Data from VPS participants (covering all states except for California) reveals that reclaimed nylon 6 stood at 45% output (shipped and sold by collectors) in Q1 and dropped to 36% in Q4. Nylon 6,6 was at 25% in Q1 for output and dropped to 23% by Q4. CARE reports that the demand will most likely continue into 2018, but the amount of material in the waste stream will continue to decline.

PET, however, was up three points from 2016 at 24%. CARE reports that “there is still no economically viable option for polyester fiber.” This is something CARE is working on, but it is worth noting that under the AB 2398 program, a subsidy is being offered for non-nylon material, which has increased the amount of PET collected. In Q1, PET was at 21% output and grew to 26% by Q4.

Over the last few years, CARE and CalRecycle have struggled to establish assessments and subsidies for California due to uncontrollable variables, from falling crude oil prices to limitations in recycling technology to a reduction in recycled material outlets. However, rising housing prices and declining unemployment rates are just some of the indicators that the U.S. economy is recuperating following the 2009 recession. A healthy economy is certainly a necessary ingredient that could lead to gains in recycling rates for CARE.

Low crude oil prices over the last few years have impacted demand for recycled materials by lowering the price of virgin materials. The good news-for those in the carpet recycling business-is that oil has been rising over the last year or so. According to Peoples, the cost of oil needs to be in the $80 to $85 per barrel range in order to see an increase in demand for recycled materials. It currently stands at just over $71 a barrel.

Then, there is the complexity of the components that make up carpet products. The more durable products on the market today are considerably more challenging to disassemble to prep for recycling. According to Peoples, residential carpet tends to have higher face weights so there is more fiber to harvest. There’s not as much adhesive on the backing so it’s easier to separate the backing from the face fiber. Commercial carpet, on the other hand, is quite often loop pile, which means the face weight is lower; therefore, the yield per square yard is lower. Commercial broadloom is glued down and can pull up the subfloor when removed, which can cause issues with recycling. “The glue gums up the recycling equipment,” says Peoples. “There’s a lot of loop in commercial carpet, and that can result in very long ropes that can wrap around the machines and cause a lot of damage.”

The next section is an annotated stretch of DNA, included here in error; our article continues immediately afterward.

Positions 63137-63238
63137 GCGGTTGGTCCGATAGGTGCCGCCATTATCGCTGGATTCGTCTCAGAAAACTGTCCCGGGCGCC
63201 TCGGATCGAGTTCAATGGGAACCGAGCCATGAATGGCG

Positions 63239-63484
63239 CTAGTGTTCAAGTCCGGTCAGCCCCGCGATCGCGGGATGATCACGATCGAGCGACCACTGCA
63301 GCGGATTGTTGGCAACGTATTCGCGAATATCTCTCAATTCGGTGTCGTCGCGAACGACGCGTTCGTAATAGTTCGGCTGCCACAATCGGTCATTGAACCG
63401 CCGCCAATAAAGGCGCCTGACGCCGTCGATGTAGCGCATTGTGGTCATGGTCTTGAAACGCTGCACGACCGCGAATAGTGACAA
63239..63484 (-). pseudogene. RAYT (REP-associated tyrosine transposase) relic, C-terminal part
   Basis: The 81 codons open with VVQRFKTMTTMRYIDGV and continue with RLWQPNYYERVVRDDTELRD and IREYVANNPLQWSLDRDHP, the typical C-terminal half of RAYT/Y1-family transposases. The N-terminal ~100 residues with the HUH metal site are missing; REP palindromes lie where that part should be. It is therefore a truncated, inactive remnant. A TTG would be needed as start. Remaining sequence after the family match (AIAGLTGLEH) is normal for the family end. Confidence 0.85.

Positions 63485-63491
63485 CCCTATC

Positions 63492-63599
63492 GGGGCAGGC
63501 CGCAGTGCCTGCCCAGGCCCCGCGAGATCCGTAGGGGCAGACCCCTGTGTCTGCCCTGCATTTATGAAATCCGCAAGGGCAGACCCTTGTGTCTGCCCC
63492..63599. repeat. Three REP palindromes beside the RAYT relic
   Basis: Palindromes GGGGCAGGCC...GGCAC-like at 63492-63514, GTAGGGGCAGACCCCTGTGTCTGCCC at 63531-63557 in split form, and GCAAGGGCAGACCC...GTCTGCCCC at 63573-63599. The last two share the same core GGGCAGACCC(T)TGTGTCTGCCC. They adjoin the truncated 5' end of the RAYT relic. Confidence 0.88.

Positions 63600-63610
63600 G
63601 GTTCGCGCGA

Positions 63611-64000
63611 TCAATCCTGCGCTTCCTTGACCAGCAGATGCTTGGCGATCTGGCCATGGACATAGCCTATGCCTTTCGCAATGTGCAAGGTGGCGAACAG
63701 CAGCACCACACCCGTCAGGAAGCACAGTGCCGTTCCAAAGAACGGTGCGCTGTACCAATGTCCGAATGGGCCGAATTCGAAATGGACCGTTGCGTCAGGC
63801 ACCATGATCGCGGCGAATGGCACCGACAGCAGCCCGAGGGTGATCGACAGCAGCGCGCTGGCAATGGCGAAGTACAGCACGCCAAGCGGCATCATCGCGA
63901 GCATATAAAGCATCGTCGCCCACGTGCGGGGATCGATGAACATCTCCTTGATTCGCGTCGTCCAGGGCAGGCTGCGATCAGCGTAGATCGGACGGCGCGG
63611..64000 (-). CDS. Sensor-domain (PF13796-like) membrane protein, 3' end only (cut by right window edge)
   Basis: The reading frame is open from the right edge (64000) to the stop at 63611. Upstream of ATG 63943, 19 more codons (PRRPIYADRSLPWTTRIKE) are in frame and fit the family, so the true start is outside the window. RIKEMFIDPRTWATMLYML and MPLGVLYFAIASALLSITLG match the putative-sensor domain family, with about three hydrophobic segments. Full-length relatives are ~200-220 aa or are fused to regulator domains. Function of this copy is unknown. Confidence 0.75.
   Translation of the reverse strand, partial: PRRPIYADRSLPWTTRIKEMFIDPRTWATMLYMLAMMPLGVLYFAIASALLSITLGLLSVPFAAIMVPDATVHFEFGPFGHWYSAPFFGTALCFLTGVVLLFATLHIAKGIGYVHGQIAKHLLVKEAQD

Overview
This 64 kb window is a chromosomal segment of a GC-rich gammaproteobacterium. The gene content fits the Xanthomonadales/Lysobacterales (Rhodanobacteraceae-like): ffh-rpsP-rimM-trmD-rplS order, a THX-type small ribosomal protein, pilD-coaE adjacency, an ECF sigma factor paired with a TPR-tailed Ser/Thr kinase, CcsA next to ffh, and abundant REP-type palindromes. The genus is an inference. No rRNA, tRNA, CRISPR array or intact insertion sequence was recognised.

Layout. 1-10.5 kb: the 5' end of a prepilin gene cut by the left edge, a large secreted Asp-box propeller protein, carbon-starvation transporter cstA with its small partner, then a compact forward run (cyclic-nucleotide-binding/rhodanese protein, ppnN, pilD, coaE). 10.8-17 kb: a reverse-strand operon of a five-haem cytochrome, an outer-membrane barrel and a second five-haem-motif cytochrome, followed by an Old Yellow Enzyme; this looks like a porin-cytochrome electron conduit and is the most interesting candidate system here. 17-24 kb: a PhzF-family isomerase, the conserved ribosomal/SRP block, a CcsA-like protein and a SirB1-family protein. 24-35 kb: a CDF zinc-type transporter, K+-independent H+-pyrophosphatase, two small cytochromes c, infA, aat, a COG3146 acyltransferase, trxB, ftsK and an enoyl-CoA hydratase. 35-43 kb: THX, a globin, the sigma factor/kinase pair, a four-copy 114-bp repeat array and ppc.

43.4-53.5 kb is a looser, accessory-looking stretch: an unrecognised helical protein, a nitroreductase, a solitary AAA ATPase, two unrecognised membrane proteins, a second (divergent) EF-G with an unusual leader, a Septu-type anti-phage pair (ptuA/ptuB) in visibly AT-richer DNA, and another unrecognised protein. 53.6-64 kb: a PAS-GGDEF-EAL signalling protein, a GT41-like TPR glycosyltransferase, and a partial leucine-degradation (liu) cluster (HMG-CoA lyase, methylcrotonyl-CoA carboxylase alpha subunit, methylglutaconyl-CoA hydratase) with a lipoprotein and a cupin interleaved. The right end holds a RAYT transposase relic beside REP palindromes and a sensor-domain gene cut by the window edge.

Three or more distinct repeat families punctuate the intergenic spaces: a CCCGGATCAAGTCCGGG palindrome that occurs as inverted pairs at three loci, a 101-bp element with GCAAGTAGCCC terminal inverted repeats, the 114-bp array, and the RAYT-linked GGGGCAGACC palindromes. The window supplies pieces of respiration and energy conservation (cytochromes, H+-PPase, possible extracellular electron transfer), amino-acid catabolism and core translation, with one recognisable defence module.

Carpet tile is generally 100% recyclable, which CARE recognizes as an opportunity to increase recycling rates. There’s a good track record of recycling carpet tile through manufacturer programs. Peoples estimates that carpet tile makes up approximately 65% of commercial flooring and must be handled differently from broadloom. He adds, “Commercial tiles have to be stacked and palletized and shrink-wrapped to be shipped back. So you want to consolidate that material in order to cost effectively ship it back to the manufacturing operation-the majority of which is on the East Coast. It’s ironic that less than 3% of all the recycling that took place in California in 2017 was tile related, despite the fact that it is so easily recycled once you get it back into the system.”

Carpet backing continues to be problematic when it comes to recyclability. “Broadloom is to a large extent all latex back with calcium carbonate and mixed with the residual polypropylene mix that’s used for the primary and secondary-there’s very little value for that,” says Peoples. This type of backing is not recycled in the rest of the U.S. According to Peoples, “In California, what we are trying to do is increase the rate of recycling and increase the yield of recycling or the efficiency with which we recycle a square yard of carpet. We have put a subsidy on the use of the calcium carbonate in applications.” According to the CARE report, the PC4 (post-consumer calcium carbonate) subsidy, added in 2015, “significantly increased recovery and use of PC4 carpet backing in the manufacture of recycled products totaling over 10.5 million pounds in 2017, up 337% from 2.5 million pounds in 2016.”

The subsidy started with $0.07 per pound, then moved to $0.12, and today CARE pays $0.17 per pound for the use of calcium carbonate in value-added applications, like the production of rubber mats. Peoples says, “We’d love to see it go into the backing of carpet, but no one’s been able to technologically figure that one out yet because of the demands of mixing it with the latex. It’s also expensive to put it in a form that is capable of being placed into the back of carpet. Technically, it can be done, but to do it economically, it’s not reasonable.”

CARE’s DoubleGreen marketing program, designed to encourage the use of California-derived post-consumer carpet content along with additional post-consumer content material, was expanded in 2017. This program is an opportunity to push products that had little to no value in the recycling stream, like calcium carbonate. Combining items like recycled tires with calcium carbonate to produce rubber mats is one example of how this program works.